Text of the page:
Allah Rakha

First Impressions

Wind barrier modelling for highways

Wind barriers are artificial structures designed for wind protection. Their function is to reduce wind velocity within a certain distance. The numerical simulations were set to simulate the wind barrier. For this Computational Fluid Dynamics (CFD) simulation we applied cell-centered numerics, a segregated approach on a collocated, unstructured grid. The three-dimensional finite volume method was used for reynold average navier stokes equations (RANS) equation discretization. This computational study of fluid turbulence of wind barriers was done by using well-known CFD models.

For this study two turbulence models were used, realizable (RKE) and Re-Normalization Group (RNG) KE model. High performance computing (HPC) was utilized for numerical simulations. The computer code was parallelized applying the message passing interface (MPI) technique for communication between processes. Each numerical simulation was solved on 60 processor cores for a total duration of 96 hours.

The snapshots of the velocity of streamline and the turbulent kinetic energy for model RKE and RNG-KE are given in figure 1 and 2 respectively.

So far my time on the PRACE SoHPC in Ljubljana has really evoked a deep interest in HPC due its wide application and necessity for many current and future scientific projects. Up to now, I have learnt OpenMP, the MPI environment and parallel notion of computing. PRACE SoHPC 2014 has given me a great chance to learn and interact with the scientific computing community. I am looking forward to learning more things from this opportunity and would like to use it in my future studies of fusion plasmas.

Meanwhile, I had a chance to participate in a PRACE HPC Campus summer school in the same department for a week between 7th and 11th of July 2014. I really had a great experience using the super computer and interact with this machine. It was my very first experience of HPC, so I was really excited by this.

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Figure 1: Top: turbulent kinetic energy, Bottom: streamline velocity for RKE Model.

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Figure 2: Top: turbulent kinetic energy, Bottom: streamline velocity for RNG-KE.

I really like this place, Ljubljana, especially in summer, with its pleasant environment and location in the center of mountains it’s really nice to work on my project and enjoy a cool summer. The city of Ljubljana is wonderful city with lots of things to do, like hiking, sightseeing and also you have access to the beach. We went to the beach and to old city of Piran and that was one of the most wonderful experiences of my life, as it was my first time on the coast. I really enjoyed it there and also interacted with Slovenian people.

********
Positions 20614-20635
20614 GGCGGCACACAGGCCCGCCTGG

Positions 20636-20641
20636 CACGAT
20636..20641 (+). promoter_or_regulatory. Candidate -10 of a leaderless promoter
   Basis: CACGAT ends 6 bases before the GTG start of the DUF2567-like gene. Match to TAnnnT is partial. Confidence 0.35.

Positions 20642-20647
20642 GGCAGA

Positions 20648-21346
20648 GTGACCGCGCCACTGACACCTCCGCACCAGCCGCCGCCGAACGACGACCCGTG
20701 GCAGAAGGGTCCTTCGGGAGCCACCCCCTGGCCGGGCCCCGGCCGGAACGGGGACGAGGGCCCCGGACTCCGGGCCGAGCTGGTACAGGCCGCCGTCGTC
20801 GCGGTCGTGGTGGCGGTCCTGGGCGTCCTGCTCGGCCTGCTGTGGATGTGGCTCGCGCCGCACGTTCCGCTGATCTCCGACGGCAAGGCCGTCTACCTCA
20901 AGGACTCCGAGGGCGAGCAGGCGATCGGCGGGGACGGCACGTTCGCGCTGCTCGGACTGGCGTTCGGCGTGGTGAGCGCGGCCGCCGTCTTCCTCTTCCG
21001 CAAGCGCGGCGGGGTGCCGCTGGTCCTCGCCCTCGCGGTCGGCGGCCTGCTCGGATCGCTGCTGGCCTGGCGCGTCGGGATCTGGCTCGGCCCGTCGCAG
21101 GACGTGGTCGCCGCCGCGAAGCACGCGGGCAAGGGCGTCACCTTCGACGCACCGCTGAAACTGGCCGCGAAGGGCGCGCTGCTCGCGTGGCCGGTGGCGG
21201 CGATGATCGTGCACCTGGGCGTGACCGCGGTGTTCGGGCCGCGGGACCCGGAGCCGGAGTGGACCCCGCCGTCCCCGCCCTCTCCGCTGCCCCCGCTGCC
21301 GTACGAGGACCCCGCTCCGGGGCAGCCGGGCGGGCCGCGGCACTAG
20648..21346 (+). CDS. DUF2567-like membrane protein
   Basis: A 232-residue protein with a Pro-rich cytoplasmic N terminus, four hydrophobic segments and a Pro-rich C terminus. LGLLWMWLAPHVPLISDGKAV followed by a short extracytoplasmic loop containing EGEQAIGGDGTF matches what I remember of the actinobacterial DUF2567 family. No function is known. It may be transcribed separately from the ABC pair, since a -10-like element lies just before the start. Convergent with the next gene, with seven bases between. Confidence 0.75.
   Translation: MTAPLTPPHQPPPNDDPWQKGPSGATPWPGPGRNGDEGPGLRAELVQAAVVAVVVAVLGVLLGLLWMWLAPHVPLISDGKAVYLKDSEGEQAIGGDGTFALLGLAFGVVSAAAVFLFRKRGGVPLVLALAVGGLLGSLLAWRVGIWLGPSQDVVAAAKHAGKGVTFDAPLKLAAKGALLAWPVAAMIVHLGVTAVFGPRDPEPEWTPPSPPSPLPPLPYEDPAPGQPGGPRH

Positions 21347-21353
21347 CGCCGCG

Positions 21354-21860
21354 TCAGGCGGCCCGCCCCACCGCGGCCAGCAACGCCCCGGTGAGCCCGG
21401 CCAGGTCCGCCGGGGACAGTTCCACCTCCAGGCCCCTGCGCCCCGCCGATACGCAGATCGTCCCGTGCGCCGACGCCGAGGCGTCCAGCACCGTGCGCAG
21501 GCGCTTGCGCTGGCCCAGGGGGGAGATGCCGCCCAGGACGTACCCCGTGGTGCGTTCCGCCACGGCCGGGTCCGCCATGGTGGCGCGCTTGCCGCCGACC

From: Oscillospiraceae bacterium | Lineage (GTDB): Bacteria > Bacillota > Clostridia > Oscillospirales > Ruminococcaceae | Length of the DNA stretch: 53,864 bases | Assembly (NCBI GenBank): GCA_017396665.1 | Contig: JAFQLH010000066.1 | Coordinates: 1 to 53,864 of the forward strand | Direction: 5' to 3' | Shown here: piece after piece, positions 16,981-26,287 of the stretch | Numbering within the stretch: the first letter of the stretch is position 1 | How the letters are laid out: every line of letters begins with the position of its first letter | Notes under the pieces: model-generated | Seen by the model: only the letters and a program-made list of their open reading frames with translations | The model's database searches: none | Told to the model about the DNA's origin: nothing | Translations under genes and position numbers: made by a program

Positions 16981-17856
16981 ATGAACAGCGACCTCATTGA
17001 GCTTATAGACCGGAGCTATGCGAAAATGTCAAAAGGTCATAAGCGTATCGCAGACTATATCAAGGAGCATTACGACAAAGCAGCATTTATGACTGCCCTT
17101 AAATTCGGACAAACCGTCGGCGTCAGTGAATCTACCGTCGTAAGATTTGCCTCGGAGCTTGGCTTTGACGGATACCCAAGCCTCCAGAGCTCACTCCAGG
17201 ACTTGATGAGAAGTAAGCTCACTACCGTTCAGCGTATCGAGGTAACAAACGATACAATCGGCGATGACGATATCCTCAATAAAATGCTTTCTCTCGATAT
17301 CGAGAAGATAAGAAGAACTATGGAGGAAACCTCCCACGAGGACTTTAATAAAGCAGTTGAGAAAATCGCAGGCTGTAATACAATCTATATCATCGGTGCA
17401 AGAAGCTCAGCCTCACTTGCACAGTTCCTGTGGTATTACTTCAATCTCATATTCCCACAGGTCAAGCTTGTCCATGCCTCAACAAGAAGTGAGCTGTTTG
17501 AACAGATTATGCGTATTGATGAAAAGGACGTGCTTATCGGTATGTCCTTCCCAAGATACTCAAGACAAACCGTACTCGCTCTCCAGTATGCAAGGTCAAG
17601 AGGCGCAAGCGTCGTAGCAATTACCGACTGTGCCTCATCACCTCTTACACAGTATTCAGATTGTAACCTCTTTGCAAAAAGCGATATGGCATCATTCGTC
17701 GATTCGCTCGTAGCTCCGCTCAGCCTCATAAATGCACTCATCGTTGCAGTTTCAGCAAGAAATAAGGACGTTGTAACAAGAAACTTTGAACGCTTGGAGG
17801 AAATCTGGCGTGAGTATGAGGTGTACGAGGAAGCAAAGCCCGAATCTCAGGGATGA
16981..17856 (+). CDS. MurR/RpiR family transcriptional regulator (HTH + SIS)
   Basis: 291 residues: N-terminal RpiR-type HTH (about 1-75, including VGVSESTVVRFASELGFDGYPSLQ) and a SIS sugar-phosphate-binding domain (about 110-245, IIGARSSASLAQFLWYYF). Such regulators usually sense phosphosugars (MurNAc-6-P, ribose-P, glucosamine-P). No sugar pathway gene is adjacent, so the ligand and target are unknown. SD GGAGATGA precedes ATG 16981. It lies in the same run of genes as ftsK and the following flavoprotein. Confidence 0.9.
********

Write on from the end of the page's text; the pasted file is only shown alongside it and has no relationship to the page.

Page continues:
Scientific computing provides a platform for mock experiments for new scientific problems because actual experiments are not easy and also costly for many mega projects like, fusion science, earthquake science, weather forecasting and many more. For these projects, the only option you find without wasting lots of money and time is HPC. In computing, you don’t need only thousands of the computers but rather some very efficient algorithms. In this way parallel programming and HPC are the ways to produce some useful science. At the moment, in Europe, PRACE is at the forefront of computational cooperation and they provide opportunities to researchers. So at my end, HPC can give efficient and well suited solutions to your problems. This experience of HPC will surely help me in understanding my future studies of fusion plasma for energy production.

Author: Allah Rakha

aruetian@gmail.com

PRACE SoHPC 2014 Student, at Faculty of Mechanical Engineering, University of Ljubljana, Slovenia

Mentor: Dr. Marijo Telenta

marijo.telenta@lecad.fs.uni-lj.si

Faculty of Mechanical Engineering, University of Ljubljana, Slovenia

Coordinator: Dr. Leon Kos

Leon.kos@lecad.fs.uni-lj.si

Faculty of Mechanical Engineering, University of Ljubljana, Slovenia

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Figure 3: Ljubljana Castle.

 

The SoHPC Experience

 

The study is hard to read in the browsers because of equations used, therefore it can also be downloaded here: a2_a_rakha_final.

 

Numerical Study of the Different Turbulence Models for Wind Barriers

Allah
Rakha

>

Mentor: Dr. Marijo
Telenta

(marijo.telenta@lecad.fs.uni-lj.si) University of
Ljubljana, Faculty of Mechanical Engineering, Slovenia

Coordinator: Dr. Leon Kos

(Leon.kos@lecad.fs.uni-lj.si) University of
Ljubljana, Faculty of Mechanical Engineering, Slovenia



1. Abstract

The flow near and behind the porous